A new beta version of the Opera Web browser released today (Mar. 10) makes ad-blocking easier by baking the feature right into the application itself. The team behind Opera claims this change is meant to speed up Web surfing, and that removing ads cuts load times down by 43 percent on average.
Editor's Note: Publications like this one rely at least in part on advertising dollars to pay for the content they publish, so ad-blocking can undermine our ability to bring you helpful reviews, tips and analysis.
In a blog post published today (Mar. 10), Opera Senior VP Krystian Kolondra claimed that its ad-blocking will provide faster page loading than what users experience using blocking extensions such as AdBlock Plus. Kolondra explained that "extensions spend a lot of time checking whether URLs or page elements occur in their block lists" and that "Opera checks the block list using native code and fast algorithms, making the slowdown from checking negligible."
Users looking to test this new feature out will need to download the Developer release of Opera, which is available for free for Mac, Windows, and Linux. Opera may prompt you to enable ad blocking once it's up and running, and users can manually enable the setting by opening Settings and checking the box next to Block ads.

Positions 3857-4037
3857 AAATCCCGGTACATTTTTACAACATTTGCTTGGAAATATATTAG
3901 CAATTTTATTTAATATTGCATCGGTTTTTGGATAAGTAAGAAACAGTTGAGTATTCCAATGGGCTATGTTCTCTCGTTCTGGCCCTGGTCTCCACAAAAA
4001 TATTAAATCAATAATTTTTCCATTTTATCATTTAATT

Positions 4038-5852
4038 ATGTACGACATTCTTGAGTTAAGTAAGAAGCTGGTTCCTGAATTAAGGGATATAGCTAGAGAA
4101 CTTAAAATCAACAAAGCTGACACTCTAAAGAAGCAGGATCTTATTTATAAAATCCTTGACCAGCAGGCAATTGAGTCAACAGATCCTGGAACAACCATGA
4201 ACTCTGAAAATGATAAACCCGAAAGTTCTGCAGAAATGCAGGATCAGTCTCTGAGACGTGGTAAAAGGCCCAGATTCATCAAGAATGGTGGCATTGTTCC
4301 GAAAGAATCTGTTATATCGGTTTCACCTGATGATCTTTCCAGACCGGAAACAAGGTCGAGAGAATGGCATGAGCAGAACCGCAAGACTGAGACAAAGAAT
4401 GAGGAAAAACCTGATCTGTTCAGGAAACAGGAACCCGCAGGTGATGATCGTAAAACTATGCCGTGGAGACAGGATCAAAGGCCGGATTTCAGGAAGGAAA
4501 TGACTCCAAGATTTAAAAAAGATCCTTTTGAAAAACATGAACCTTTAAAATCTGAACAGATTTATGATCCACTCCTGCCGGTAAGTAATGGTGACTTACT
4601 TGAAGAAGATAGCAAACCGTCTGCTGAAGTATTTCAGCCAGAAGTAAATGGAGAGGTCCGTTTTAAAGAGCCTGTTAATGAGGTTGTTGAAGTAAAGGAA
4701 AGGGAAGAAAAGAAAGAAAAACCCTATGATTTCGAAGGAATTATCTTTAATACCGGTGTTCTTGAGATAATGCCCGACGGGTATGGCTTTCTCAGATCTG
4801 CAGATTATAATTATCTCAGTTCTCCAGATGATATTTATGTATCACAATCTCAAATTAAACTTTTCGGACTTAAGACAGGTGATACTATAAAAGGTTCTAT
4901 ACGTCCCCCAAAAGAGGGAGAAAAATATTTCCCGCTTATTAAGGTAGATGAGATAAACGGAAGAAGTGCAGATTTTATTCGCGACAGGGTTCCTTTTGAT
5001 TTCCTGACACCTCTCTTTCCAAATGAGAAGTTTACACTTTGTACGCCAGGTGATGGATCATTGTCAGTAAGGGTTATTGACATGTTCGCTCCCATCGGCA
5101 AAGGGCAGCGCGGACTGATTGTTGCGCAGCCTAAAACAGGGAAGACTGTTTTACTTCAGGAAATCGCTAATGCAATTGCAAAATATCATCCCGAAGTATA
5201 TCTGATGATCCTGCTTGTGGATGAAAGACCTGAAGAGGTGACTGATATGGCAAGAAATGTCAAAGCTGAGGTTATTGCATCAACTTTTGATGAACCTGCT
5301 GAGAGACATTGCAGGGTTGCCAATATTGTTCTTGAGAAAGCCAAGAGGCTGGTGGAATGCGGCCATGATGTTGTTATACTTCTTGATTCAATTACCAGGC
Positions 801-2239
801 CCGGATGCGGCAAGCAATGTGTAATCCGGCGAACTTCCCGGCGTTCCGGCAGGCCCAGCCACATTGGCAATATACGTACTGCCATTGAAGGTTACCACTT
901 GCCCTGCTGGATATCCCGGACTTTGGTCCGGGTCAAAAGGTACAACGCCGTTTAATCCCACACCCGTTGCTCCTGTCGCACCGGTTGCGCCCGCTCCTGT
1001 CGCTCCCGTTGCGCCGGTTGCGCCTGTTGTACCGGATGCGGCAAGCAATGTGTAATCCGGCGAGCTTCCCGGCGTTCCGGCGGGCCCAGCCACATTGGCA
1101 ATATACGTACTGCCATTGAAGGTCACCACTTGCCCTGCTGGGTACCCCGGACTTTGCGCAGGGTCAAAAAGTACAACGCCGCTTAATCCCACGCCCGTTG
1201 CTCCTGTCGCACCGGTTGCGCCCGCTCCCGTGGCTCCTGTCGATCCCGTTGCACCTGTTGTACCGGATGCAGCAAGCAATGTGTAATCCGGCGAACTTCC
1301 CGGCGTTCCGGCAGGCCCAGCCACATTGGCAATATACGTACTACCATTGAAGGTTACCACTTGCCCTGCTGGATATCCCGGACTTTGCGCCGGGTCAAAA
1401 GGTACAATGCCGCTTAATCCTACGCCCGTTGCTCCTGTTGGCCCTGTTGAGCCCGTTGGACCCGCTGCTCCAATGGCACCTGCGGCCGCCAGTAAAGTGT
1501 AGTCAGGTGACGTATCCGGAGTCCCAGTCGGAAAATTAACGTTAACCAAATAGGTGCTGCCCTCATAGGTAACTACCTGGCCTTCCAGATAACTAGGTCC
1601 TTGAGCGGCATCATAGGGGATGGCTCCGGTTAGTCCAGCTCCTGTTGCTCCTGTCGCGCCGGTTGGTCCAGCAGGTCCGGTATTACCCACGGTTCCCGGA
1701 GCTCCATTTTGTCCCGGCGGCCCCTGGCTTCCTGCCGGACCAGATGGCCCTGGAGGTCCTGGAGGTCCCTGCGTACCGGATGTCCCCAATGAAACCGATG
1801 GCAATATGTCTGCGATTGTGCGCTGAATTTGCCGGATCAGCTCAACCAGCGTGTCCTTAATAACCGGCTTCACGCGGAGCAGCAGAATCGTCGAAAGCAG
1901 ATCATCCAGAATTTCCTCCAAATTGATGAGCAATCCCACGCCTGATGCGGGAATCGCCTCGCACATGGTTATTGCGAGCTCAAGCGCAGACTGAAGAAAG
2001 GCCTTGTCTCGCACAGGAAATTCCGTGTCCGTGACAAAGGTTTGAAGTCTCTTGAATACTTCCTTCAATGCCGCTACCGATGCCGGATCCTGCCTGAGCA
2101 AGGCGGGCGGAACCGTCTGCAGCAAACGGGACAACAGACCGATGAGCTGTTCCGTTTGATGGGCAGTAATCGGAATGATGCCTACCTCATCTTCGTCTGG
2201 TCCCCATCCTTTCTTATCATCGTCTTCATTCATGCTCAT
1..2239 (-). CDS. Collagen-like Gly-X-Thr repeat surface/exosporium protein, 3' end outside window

In order to filter out ads, Opera is utilizing the same EasyList database designed for the AdBlock Plus extension. The browser will also prevent advertisers from serving you targeted ads based on your history.
Interestingly, Opera comes with a pre-loaded whitelist of sites where ads can load, even with blocking enabled. This list is a confusing grab-bag that includes online retailers like BestBuy.com and eBay.com, and publications like TheDailyMail.co.uk and NYTimes.com.
When we used Opera's built-in tools on The NY Times homepage, we discovered its ads aren't as fast-loading as their whitelist placement would suggest. The Opera ad-blocker speed test compared how fast NYTimes.com opened with and without the 62 ads it found running on the site, and the page opened 24 percent faster without ads.
Earlier today in the comments section for the announcement post, Opera Product Manager Zhenis Beisekov denied allegations of pay-for-display ads, stating "We don't plan to introduce the extortion business model." Beisekov implied that websites made it to the whitelist because those ads loaded quickly and were not disruptive by explaining "The white-list is a reflection of our statement: - we are not against ads, we are against slow and annoying ads."
Of course, since ad blocking is not included in Opera's stable build, the company has a chance to further tweak the settings, as Beisekov noted, stating "The feature is under development, so the final shape will be changed."